The Daily Pennsylvanian is a student-run nonprofit.

Please support us by disabling your ad blocker on our site.


Under Fink's direction, Penn field hockey has won at least 11 games in three of the last seven seasons, a feat previously only accomplished twice in the past 40 years.

Credit: Chase Sutton

No matter where coach Colleen Fink finds herself, her personal and field hockey family will always be the most important things in her life.

While growing up in the Bala Cynwyd area of West Philadelphia, Fink was no stranger to a life of athletics. Fink and her five siblings were raised by her father, the track and field coach for her alma mater, Saint Joseph’s University, where she matriculated in 1996.

Inspired by her father, Fink began her coaching career at Archbishop Carroll High School in Radnor, Pa., where she led the team for four seasons. She then made the move to work at St. Joe’s, and was hired as an assistant field hockey coach before being hired as the head coach at Haverford College.

Fink’s unforgettable experience at Haverford was the first of many obstacles that she would face as a head coach. 

“At the time, [Haverford] was a struggling program and they were kind of in the bottom of their conference," Fink said. "They had some facility issues, so it wasn’t the most desirable job at the time, but my husband said Haverford is one of the best schools in the country. You can coach there and turn it around.”

Taking this advice, Fink stayed at Haverford for five seasons and had a meaningful experience. She is most proud that she was able to turn the facility around and even played a role in helping to get a new facility.

When a position eventually opened up at Penn, Fink jumped at the opportunity. She knew that Penn was the right fit for her because, to her, it had the best field hockey coaching job in the country. The value she placed on her family also played a role in her decision.

Because most of her family was based in the area, coach Fink knew that leaving Philadelphia wasn’t an option. Penn was the best local school both academically and athletically, and it was her dream to combine family and university.

Without her experience at Haverford, Fink may not have been prepared enough for the position at Penn. Luckily for the Quakers, one thing Haverford taught Fink was resilience in bleak situations, something that she has demonstrated during her decade of coaching the Red and Blue.

With resilience came success, as Fink noted the accomplishments she has achieved as a coach.

“We’ve been able to create a culture of support and sisterhood and love within our program at Penn while still being able to be successful," Fink said. "During times of crisis, we’ve seen how important this type of culture can be. Seeing our team and what they’re able to achieve despite all of the obstacles that they’re up against is something as a coach that I’ve found to be really rewarding.”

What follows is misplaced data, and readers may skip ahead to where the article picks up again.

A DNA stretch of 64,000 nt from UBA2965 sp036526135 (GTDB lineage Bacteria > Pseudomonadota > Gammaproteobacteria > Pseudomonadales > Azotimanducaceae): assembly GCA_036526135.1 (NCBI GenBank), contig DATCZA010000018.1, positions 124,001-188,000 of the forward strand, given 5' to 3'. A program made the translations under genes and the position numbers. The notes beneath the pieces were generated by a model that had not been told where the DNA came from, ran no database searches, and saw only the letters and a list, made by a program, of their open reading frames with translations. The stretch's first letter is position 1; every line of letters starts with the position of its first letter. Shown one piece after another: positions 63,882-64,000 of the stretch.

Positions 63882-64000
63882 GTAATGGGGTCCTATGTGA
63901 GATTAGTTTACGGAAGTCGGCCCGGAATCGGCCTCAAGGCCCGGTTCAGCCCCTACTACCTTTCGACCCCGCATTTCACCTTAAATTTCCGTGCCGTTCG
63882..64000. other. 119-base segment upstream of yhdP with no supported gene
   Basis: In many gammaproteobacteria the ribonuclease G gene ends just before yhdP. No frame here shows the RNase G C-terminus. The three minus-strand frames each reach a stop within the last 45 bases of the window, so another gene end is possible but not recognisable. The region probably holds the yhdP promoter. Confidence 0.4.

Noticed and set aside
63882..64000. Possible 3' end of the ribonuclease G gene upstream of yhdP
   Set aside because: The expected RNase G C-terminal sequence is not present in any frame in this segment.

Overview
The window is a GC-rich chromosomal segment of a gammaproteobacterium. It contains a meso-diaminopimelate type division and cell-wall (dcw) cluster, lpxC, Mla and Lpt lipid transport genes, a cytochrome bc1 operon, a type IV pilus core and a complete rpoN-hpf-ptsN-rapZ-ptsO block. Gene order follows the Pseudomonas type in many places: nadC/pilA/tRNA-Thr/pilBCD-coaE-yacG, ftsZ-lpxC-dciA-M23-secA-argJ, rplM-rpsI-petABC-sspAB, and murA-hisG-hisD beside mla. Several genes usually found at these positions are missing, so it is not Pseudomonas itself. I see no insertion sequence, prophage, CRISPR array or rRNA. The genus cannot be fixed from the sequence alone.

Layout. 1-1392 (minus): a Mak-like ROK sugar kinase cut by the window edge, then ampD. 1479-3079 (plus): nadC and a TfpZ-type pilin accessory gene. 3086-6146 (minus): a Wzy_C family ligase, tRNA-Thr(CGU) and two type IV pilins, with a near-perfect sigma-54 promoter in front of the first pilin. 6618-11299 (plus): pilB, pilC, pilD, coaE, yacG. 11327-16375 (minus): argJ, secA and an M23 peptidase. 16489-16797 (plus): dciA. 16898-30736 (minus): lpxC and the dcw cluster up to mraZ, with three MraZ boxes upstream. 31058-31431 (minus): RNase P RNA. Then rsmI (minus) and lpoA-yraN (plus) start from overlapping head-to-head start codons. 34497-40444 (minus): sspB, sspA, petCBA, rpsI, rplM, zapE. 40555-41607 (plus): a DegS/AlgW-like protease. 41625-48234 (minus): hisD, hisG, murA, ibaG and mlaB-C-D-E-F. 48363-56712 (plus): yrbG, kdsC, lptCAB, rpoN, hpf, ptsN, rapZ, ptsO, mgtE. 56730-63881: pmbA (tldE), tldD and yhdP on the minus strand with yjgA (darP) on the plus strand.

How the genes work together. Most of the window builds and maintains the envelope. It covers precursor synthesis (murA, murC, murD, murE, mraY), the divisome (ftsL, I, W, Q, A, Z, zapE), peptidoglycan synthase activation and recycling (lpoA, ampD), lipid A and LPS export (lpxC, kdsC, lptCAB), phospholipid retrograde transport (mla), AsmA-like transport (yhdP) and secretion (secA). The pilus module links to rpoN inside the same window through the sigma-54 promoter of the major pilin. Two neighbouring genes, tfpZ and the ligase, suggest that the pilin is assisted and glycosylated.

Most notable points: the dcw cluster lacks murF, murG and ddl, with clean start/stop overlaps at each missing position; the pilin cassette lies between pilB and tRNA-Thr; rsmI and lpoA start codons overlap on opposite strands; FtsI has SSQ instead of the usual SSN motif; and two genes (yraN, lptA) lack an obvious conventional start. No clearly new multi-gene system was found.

Credit: File Photo

However, in many cases, with accomplishments also come disappointment. For coach Fink, her field hockey family contains some of the most important people in her life. Her biggest disappointments center around not being her best self for her team. 

These disappointments call for a time of self-reflection for Fink in order for her to evaluate her strengths and weaknesses as a coach. Fink noted that she does well with supporting her team and not just being a regular coach but a servant coach, someone who works for her team rather than just her team working for her. However, she’s also very direct and addresses that she could work on varying her communication skills.

Fink hasn’t allowed the pandemic to change her. On her mind is either her own family or her field hockey family. Juggling her two sons’ education and maintaining the team dynamic of her players has been a challenge. For Fink, there will always be good days and bad days, especially with not being able to wake up every morning and do what she loves. 

However, Fink refuses to let quarantine rule her life, as she’s begun activities that get her back into the rhythm of things.

“I bought a Peloton bike, which has been a life saver, since I can’t go to gym," Fink said. "Professionally, [I'm] thinking about how can my team get better right now despite the current situation, and just challenging myself to come up with ways to keep them moving and change the narrative a little bit.”

Having coached field hockey at Penn for 10 years, it’ll be hard for Fink to ever leave. Remembering the many memories she has also makes it difficult to see an end to her coaching career.

“My favorite memory was when Alexa Hoover scored the goal for Penn’s scoring record a couple years ago," Fink said. "She was a prolific scorer. She had a monkey on her back and went a couple games without being able to get that last goal to put her over the edge. She finally got the last goal in the game, and she looked at me and I looked at her, and it was such a rewarding moment.”

Fink plans to coach at Penn for as long as she can. Throughout all her years of coaching, the thought of retiring never crossed her mind. Living in the moment is something that she constantly does because she wants to be a strong leader for her team on and off the field and watch her sons grow up and enjoy moments with them. 

Since the beginning of her coaching career, coach Fink was never one to abandon her family, and she’s not looking to start now.